Take the 2-minute tour ×
Stack Overflow is a question and answer site for professional and enthusiast programmers. It's 100% free, no registration required.

I have a new colleague who needs some education about developing web applications in java. He has basic java knowledge and is almost not experienced with web applications.

Our standard toolstack is based on Wicket, JPA and Spring but I'm afraid of overcharging our new colleague with this.

Now I'm looking for suggestions about the best framework for web application that can be used by beginners. It should be using the java language and it should be easy to connect to a database (oracle, mysql,...). If JPA is involved its complexity should be hidden by the framework - at least for the first steps and for common development tasks (CRUD).

Recently I stumbled upon the play framework (http://www.playframework.org/). At the first looks it seems to fit our needs. Is there anybody who has some experiences with it?

share|improve this question

8 Answers 8

up vote 1 down vote accepted

Play is the best java & scala framework in my opinion. It's easy, powerful, used by many projects (http://www.playframework.org/community/testimonials) and have a high momentum. Grails is buggy, spring roo is like a aop template generator and spring become as cumbersome as Java EE. Development with play is very fast (play team won the devderby 2010 bypassing ruby,php and asp.net teams) and efficient.

my best

Serdar

share|improve this answer

I would certainly recommend the Stripes framework.

I was in a similar situation to your colleague a year or two back, relatively new to Java web applications and was given a small project. I had the choice of Struts or Spring MVC but opted for Stripes as it was considerably easier to get to grips with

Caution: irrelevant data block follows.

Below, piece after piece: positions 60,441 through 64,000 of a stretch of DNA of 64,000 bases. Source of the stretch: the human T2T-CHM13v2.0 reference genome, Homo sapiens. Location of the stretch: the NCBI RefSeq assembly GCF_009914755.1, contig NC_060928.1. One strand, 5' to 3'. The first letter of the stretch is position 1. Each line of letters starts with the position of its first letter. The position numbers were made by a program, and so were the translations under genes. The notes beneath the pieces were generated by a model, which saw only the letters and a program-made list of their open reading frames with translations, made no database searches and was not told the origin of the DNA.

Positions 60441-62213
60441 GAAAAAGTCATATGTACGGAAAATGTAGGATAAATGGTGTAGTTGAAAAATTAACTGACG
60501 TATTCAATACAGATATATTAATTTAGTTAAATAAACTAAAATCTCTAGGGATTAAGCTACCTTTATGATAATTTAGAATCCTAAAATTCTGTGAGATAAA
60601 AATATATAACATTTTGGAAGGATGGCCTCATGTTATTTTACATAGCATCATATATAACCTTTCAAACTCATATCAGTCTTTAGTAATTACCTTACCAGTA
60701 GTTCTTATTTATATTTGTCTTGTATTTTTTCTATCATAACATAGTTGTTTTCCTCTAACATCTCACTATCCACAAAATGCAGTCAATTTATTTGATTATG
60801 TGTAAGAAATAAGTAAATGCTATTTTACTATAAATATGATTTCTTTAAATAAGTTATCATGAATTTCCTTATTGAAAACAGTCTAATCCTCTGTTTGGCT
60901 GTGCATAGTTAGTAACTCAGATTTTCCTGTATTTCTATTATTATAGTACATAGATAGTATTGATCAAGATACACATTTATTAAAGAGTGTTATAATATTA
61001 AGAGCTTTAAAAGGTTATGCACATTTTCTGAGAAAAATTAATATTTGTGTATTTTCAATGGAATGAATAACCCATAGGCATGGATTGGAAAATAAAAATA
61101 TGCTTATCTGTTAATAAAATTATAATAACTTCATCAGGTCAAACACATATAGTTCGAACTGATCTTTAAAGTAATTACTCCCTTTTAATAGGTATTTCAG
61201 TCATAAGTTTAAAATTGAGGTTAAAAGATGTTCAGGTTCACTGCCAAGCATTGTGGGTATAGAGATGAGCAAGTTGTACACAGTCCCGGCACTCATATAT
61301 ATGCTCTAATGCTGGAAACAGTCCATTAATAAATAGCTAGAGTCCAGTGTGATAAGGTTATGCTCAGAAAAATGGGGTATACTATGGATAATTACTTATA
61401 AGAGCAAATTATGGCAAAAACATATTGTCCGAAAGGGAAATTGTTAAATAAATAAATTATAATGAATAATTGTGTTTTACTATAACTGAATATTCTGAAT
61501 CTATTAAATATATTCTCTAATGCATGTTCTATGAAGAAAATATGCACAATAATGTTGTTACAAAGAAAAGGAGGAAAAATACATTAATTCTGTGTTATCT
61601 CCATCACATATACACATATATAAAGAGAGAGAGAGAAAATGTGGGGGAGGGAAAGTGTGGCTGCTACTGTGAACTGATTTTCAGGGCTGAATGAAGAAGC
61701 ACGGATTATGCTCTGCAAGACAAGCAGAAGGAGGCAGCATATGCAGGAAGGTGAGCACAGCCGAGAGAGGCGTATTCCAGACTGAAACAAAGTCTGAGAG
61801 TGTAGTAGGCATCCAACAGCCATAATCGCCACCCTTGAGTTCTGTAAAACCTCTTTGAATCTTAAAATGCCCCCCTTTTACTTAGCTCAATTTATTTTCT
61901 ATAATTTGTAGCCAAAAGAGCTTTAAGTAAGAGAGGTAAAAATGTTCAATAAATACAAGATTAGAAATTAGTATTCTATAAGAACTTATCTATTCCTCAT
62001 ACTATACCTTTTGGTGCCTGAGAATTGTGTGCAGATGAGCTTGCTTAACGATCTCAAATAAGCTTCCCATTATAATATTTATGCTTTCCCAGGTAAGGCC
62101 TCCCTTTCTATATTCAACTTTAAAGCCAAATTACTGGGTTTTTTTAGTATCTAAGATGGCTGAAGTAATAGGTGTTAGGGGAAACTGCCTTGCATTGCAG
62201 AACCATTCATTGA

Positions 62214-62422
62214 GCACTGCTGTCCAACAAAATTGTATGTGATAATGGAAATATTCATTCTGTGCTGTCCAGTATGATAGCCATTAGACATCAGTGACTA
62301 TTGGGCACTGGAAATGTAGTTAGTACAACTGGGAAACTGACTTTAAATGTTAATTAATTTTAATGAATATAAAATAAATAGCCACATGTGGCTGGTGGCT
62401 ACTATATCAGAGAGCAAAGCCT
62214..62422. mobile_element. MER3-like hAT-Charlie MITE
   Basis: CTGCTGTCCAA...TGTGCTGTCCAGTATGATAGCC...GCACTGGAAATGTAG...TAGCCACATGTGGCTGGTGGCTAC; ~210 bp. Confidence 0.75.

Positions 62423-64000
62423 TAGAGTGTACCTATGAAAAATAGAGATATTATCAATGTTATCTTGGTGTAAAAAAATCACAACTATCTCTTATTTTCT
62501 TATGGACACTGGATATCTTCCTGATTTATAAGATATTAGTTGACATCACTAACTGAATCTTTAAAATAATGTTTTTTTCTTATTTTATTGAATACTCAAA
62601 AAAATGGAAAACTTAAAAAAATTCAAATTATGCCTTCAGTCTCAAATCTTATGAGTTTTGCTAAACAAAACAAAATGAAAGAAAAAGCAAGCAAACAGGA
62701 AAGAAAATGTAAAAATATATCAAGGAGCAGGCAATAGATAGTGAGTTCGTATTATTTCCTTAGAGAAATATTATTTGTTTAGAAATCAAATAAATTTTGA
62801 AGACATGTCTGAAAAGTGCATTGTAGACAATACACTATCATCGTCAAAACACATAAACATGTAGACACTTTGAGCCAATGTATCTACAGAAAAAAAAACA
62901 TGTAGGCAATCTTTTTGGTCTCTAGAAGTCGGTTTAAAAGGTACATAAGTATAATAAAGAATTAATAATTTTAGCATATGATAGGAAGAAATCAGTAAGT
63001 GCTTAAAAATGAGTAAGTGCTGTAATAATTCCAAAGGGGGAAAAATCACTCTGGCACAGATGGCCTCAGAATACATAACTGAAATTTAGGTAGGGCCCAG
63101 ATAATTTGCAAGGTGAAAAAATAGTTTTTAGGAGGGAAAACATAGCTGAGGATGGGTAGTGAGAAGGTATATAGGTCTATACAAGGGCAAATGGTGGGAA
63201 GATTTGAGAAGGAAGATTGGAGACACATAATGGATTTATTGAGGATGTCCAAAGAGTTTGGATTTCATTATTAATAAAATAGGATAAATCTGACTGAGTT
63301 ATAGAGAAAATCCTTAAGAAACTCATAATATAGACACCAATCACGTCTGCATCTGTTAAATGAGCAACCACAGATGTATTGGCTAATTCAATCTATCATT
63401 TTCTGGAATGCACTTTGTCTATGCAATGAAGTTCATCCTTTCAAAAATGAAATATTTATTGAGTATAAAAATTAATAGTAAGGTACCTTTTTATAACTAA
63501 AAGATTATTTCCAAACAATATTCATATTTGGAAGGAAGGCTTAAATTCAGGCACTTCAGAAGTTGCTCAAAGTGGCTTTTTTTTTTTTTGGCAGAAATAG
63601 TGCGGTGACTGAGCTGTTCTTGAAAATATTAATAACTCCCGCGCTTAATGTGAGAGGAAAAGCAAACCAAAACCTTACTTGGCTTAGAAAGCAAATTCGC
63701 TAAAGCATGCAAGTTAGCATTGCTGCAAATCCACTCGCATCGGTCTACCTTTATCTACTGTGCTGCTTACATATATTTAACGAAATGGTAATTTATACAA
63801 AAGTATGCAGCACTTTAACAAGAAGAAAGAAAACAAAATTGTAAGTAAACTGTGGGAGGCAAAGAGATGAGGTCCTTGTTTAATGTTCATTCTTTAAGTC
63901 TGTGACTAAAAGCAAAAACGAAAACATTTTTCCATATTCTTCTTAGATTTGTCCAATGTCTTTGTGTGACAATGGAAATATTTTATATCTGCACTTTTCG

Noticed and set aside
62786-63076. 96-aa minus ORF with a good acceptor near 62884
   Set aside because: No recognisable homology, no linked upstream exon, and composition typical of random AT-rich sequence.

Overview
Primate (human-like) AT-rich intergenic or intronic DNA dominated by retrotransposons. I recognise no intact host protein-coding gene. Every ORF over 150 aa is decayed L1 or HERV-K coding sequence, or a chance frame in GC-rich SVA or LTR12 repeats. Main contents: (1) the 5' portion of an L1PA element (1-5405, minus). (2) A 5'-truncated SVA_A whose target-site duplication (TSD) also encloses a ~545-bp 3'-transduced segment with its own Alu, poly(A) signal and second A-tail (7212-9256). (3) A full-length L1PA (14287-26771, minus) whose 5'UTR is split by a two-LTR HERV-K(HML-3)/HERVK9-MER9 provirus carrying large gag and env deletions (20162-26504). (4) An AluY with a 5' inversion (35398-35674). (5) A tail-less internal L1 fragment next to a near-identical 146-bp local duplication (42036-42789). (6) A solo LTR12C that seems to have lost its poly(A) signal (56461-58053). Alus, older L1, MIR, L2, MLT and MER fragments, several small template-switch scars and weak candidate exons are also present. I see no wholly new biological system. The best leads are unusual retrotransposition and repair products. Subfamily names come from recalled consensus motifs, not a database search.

It can also integrate nicely with Spring (check documentation for "Stripersist", examples are tied in with that)

I also wrote a quick tutorial on getting started, you may wish to have a read (admittedly I need to fix the syntax highlighting... :( )

share|improve this answer

First decide what your application is all about then go on with framework and patterns. Don't just build an application choosing the best in industry.

For instance eCommerce based application i would prefer ATG over Spring and for normal Web application i would go with Struts or Spring depending upon the complexity of the application.

share|improve this answer
    
ATG? Really? That was a dead technology when I first encountered it five years ago. –  duffymo Nov 17 '10 at 13:35
    
ORACLE does not buy dead ones oracle.com/us/corporate/press/184062 –  Thalaivar Nov 17 '10 at 13:40

I think if he's heading towards Wicket/Spring/JPA, then he shouldn't spend time with something unrelated; that seems like rather a waste.

I'd start with JPA in a standalone app, run from the command line (or the IDE or whatever). Let him write some kind of handy database tools, something to do reporting or some such.

Then move on to plain J2EE - servlets, then JSPs, not using any framework stuff.

Then bring in Spring. Then Wicket.

share|improve this answer
    
I'm sure that dealing with other frameworks and their way of solving problems is not wasting time. It will let you have a broader look on the whole field of developing web apps. –  magomi Nov 17 '10 at 13:56